By Joshua Sese
Mumoni Hill Forest Reserve Key Biodiversity Area (KBA), is a species-rich dryland hilltop ecosystem emerging as an inselberg from arid scrubland vegetation on plains 600m -1800m above sea level. It is located in Mumoni subcounty of the vast Kitui County. The KBA is characterized by scrublands and wooded bushland on the lowlands and an upland dry forest ecosystem dominated by Drypetes, Combretum, Vepris and Croton species on the hilltop. Perennial springs that sustain human and animal water needs occur there. The forest reserve is surrounded by a constantly growing human population that practices small-scale agriculture.
Mumoni KBA is well endowed with biodiversity. It is home to Hinde’s Babbler (Turdoides hindei), a Kenyan endemic bird species listed in the IUCN Red List as Vulnerable (VU), the endangered (EN) Martial and Crowned eagles, and Afro and Palearctic migratory birds. It hosts a large plant diversity of more than 350 species, including dryland endemics restricted to the East African floral region, 24 mammal species, and 17 species of reptiles and amphibians. The pancake tortoise (Malacochersus tornieri), listed in Appendix II of CITES, and the Taita toad (Bufo taitanus), previously only known to occur in Taita Hills, have also been recorded in the KBA.
However, the KBA faces threats which include encroachment, illegal harvesting of timber and firewood, charcoal burning, over-harvesting of medicinal plants such as Warburgia ugandensis and Pittosporum viridiflorum, overgrazing, and poor agricultural activities like slash and burn which often causes forest fires.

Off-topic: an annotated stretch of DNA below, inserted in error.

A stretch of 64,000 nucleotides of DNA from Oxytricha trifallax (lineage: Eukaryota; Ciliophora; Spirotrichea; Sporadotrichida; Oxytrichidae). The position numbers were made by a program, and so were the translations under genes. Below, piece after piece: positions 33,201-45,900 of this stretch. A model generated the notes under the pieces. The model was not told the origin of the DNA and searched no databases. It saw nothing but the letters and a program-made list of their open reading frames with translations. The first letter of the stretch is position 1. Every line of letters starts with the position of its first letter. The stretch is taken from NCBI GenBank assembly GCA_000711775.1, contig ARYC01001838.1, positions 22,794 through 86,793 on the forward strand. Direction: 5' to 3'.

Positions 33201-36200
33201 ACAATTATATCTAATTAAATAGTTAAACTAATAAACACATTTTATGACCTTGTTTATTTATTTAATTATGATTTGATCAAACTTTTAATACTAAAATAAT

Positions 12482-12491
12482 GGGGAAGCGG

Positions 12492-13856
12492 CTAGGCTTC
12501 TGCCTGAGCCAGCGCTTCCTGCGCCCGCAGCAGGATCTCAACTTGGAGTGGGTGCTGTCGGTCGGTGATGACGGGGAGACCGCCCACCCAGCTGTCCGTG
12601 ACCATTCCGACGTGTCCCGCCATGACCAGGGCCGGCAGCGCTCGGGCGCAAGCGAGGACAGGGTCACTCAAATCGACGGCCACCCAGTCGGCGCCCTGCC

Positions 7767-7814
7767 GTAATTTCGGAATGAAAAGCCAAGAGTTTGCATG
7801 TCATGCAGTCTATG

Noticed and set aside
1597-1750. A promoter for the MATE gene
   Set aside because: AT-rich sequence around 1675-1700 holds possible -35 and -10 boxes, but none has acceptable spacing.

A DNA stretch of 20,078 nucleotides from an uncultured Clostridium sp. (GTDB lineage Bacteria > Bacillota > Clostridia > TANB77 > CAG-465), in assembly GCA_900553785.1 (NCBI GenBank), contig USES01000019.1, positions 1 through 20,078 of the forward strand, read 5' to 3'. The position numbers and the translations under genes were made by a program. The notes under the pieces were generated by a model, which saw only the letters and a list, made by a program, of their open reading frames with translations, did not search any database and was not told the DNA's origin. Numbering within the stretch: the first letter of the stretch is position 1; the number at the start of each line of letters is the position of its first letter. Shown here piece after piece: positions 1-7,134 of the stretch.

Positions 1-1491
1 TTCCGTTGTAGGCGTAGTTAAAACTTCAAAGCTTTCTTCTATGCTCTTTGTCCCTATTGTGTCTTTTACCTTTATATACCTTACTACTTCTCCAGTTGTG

Mumoni Site Support Group (SSG) is a local community group at the forefront of conserving, protecting and restoring biodiversity in the Mumoni Hill Forest Reserve KBA. The group was officially registered in 2016 with the aim of promoting environmental conservation at the KBA. It participates in activities such as beekeeping, tree seedling production and planting, and awareness creation through market and school outreaches and chief’s barazas to sensitize and educate the public on environmental conservation. The SSG also undertakes biodiversity monitoring and actively participates in international days such as World Desertification and Drought Day, among others.